Compress your CSS files in with YUICompressor and an Handler

Some times ago I spoke about using YUICompressor to reduce number and size of your css files. That solution was based on the original msbuild action included in youicompressor library. That solution has a major drawback, css files gets compressed only during the deploy phase, so during testing the site was tested only with the original css set. I like to test in an environment similar to production one, so I decided to develop a simple IHttpHandler to handle css compression.

Moreover has a not so good handling of themes, and all css that are in theme folder are included in final pages (if I compress files into 1 with youicompressor I’ll end with a lot of 404 request), I want to insert only a single css in the theme. Here is the solution, place in theme folder a single css files and include all original css files with include directive

@import url("../../ThemesCss/v2/BackOffice.css");
@import url("../../ThemesCss/v2/CollapsiblePanel.css");
@import url("../../ThemesCss/v2/control.css");
@import url("../../ThemesCss/v2/EMailEditor.css");

Now create a folder in the root named ThemesCss and put all your css there. Now everything works ok, but you have no compression and you still suffer from too many css in the site, but now you have only a css file included in the theme.

Now I created another file, with the same name of the single theme css file, but with extension .FileList, inside it I put all path of the css files that are used in the site.


It is a simple text file, but now I’m able to write an handler that use this file list to compress all site.

    class YUICompressorHandler : IHttpHandler
        #region IHttpHandler Members

        public bool IsReusable
            get { return true; }

        public void ProcessRequest(HttpContext context)
            if (context.Request.FilePath.EndsWith(".css"))
                String path = context.Server.MapPath(context.Request.FilePath);
                String compressedFileName = Path.ChangeExtension(path, ".csscompressed");
                String cssListFileName = Path.ChangeExtension(path, ".FileList");

                //Check if some source file was changed.
                if (File.Exists(compressedFileName))
                    DateTime csscompressedDate = File.GetLastWriteTime(compressedFileName);
                    foreach (String cssfile in File.ReadAllLines(cssListFileName))
                        String realCssFile = context.Server.MapPath(cssfile);
                        if (File.GetLastWriteTime(realCssFile) > csscompressedDate)

                //if not in debug mode activate caching. in debug mode we does not want cache.
                if (!context.IsDebuggingEnabled)
                    //We are in release with debug="true" check for request cache
                    if (File.Exists(compressedFileName))
                        string ifModifiedSince = context.Request.Headers["If-Modified-Since"];
                        DateTime modifiedSince;
                        if (!string.IsNullOrEmpty(ifModifiedSince) && ifModifiedSince.Length > 0 && DateTime.TryParse(ifModifiedSince, out modifiedSince))
                            DateTime fileDate = File.GetLastWriteTime(compressedFileName);
                            TimeSpan difference = fileDate - modifiedSince;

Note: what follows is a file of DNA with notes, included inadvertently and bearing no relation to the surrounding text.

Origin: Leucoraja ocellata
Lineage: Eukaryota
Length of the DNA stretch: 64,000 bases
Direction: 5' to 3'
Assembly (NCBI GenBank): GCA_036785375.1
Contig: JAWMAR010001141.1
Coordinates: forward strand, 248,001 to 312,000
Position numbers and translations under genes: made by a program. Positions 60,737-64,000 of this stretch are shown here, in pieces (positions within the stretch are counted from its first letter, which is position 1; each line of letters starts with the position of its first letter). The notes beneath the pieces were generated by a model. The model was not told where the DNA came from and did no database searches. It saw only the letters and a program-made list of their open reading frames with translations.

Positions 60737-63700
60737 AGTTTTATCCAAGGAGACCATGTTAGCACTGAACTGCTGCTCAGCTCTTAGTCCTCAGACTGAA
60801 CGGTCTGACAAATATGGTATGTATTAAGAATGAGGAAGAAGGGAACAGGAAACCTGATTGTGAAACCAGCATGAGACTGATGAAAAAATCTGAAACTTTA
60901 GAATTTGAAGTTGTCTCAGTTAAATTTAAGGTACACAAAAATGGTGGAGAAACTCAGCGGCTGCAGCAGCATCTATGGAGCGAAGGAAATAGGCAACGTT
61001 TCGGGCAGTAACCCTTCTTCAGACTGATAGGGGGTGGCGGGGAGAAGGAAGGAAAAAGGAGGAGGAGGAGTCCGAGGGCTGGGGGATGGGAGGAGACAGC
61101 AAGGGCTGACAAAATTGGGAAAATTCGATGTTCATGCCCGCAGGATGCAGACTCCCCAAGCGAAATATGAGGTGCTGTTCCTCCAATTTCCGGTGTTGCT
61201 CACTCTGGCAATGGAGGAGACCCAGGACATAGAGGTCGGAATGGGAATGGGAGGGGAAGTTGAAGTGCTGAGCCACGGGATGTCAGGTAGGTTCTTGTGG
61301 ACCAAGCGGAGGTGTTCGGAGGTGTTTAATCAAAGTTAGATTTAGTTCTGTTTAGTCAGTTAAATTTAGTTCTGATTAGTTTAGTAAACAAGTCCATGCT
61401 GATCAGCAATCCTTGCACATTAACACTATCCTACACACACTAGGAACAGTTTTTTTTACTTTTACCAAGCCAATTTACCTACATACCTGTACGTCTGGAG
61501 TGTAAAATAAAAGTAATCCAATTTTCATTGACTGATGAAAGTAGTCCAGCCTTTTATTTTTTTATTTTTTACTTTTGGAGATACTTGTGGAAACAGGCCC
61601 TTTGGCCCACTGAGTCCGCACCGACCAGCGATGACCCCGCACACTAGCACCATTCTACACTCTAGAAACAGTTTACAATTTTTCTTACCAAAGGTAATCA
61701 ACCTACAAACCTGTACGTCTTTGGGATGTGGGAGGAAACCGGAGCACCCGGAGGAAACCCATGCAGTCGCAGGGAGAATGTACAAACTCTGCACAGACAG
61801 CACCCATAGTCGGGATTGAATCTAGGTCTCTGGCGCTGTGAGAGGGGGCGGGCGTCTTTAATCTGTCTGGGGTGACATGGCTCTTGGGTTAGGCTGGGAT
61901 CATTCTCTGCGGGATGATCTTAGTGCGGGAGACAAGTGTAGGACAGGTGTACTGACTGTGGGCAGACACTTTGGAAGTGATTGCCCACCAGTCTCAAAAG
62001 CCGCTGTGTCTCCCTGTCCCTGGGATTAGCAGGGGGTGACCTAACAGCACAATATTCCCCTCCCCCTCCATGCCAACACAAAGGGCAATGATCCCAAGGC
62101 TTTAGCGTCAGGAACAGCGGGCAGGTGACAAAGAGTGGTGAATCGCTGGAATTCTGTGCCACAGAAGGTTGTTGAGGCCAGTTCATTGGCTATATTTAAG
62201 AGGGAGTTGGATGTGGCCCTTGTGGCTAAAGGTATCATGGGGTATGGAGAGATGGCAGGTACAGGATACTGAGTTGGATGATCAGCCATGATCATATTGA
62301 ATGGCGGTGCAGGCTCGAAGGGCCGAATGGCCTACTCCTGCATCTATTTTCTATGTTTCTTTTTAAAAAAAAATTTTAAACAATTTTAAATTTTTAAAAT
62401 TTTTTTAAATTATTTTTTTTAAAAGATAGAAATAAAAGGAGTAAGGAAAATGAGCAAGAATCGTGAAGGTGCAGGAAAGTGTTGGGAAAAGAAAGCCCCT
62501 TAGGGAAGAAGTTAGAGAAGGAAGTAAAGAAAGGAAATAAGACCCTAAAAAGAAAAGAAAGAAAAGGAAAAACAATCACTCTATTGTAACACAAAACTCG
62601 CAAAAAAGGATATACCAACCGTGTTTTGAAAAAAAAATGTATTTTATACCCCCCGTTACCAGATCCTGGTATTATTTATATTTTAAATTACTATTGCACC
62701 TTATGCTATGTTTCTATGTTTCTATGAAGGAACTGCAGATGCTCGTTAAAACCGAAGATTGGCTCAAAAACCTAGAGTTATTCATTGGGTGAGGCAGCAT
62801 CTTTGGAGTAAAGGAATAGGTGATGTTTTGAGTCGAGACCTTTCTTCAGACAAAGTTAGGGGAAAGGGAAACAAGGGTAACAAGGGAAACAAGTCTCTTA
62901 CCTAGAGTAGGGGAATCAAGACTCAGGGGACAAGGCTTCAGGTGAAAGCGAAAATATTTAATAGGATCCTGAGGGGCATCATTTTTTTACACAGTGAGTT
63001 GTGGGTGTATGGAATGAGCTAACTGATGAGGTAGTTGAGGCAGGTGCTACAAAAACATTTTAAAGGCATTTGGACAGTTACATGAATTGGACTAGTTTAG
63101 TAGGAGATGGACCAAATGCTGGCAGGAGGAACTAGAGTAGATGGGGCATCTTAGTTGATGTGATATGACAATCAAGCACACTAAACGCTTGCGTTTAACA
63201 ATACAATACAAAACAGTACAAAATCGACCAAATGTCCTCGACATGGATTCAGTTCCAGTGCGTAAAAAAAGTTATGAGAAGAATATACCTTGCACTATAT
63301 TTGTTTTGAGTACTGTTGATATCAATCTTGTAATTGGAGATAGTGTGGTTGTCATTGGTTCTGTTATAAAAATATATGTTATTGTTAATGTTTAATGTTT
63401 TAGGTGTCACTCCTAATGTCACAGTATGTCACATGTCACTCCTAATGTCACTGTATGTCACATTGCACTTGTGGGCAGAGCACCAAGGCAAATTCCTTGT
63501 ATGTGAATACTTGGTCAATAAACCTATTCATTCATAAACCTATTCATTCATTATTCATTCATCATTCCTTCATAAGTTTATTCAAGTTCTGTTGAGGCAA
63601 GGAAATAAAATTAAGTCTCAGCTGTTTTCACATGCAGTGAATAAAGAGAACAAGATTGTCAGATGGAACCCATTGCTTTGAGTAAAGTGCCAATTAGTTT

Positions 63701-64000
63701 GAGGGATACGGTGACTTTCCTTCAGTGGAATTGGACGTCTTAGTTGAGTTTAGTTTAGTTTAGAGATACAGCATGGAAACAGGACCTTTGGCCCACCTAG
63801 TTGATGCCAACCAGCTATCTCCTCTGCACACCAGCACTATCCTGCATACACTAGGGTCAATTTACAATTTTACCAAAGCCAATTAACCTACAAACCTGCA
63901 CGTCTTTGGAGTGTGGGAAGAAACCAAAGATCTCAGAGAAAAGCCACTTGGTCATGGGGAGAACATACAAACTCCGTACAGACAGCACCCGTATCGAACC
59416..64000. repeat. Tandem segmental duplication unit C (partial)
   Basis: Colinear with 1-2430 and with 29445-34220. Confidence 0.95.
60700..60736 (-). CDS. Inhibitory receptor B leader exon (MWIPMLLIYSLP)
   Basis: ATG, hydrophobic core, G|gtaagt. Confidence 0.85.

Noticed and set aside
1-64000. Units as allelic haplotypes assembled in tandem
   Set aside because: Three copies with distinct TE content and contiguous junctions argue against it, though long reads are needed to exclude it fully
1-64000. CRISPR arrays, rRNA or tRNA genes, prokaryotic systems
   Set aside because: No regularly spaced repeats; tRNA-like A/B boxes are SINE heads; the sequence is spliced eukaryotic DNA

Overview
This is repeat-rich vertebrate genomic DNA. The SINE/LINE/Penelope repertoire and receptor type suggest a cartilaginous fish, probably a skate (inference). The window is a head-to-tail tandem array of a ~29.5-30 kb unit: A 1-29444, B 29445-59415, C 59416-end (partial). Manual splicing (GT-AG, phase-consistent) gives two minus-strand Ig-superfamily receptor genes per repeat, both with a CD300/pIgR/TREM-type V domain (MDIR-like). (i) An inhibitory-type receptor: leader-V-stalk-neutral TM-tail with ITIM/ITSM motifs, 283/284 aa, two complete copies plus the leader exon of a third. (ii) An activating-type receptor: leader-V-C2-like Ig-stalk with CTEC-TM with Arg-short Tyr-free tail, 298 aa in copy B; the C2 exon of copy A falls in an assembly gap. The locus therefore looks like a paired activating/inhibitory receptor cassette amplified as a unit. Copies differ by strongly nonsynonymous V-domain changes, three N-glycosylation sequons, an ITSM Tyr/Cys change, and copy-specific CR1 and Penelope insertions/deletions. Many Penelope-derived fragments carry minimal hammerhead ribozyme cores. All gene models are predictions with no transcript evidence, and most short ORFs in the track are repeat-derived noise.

if (difference.TotalSeconds > 0)
                                //Data is cachable.
                                context.Response.StatusCode = 304;
                                context.Response.StatusDescription = "Not Modified";
                                context.Response.AddHeader("Content-Length", "0");
                    //If we reach here the caller does not specified If-Modified-Since, tells client that this is cacheable
                    context.Response.Cache.VaryByHeaders["If-Modified-Since"] = true;
                //If we reach here we must stream the file, if is not present recreate.
                if (!File.Exists(compressedFileName))
                    CompressCssFile(context, compressedFileName, cssListFileName);
                context.Response.ContentType = "text/css";

        private void CompressCssFile(HttpContext context, string compressedFileName, string cssListFileName)
            StringBuilder sb = new StringBuilder();
            String[] lines = File.ReadAllLines(cssListFileName);
            foreach (string cssFile in lines)
                //Each line of the file is a relative path to real file name
                              CssCompressor.Compress(sb.ToString(), 80, CssCompressionType.StockYuiCompressor));


This is the very first version of the handler, it basically compress all original files into one, it checks if the previously compressed file is out-of-date because one of the original css is changed. If nothing is changed it returns the compressed file to the caller. It has even a simple check, if the site has debug=”false” and is in release mode, I honor cache of the browser, using appropriate headers.

It works really well, now even in test site deployed by I can have compression and I can enable/disable simply from the IIS control panel, if I send css request to engine I’ll have compression, if I do not map css extension to I have standard IIS behaviour.

In a site I’m working in I moved from 25 css files and 45Kb of uncompressed css, to a 1 css and a 28k of uncompressed css, that became 5.5k when gzipped.



Published by

Ricci Gian Maria

.Net programmer, User group and community enthusiast, programmer - aspiring architect - and guitar player :). Visual Studio ALM MVP

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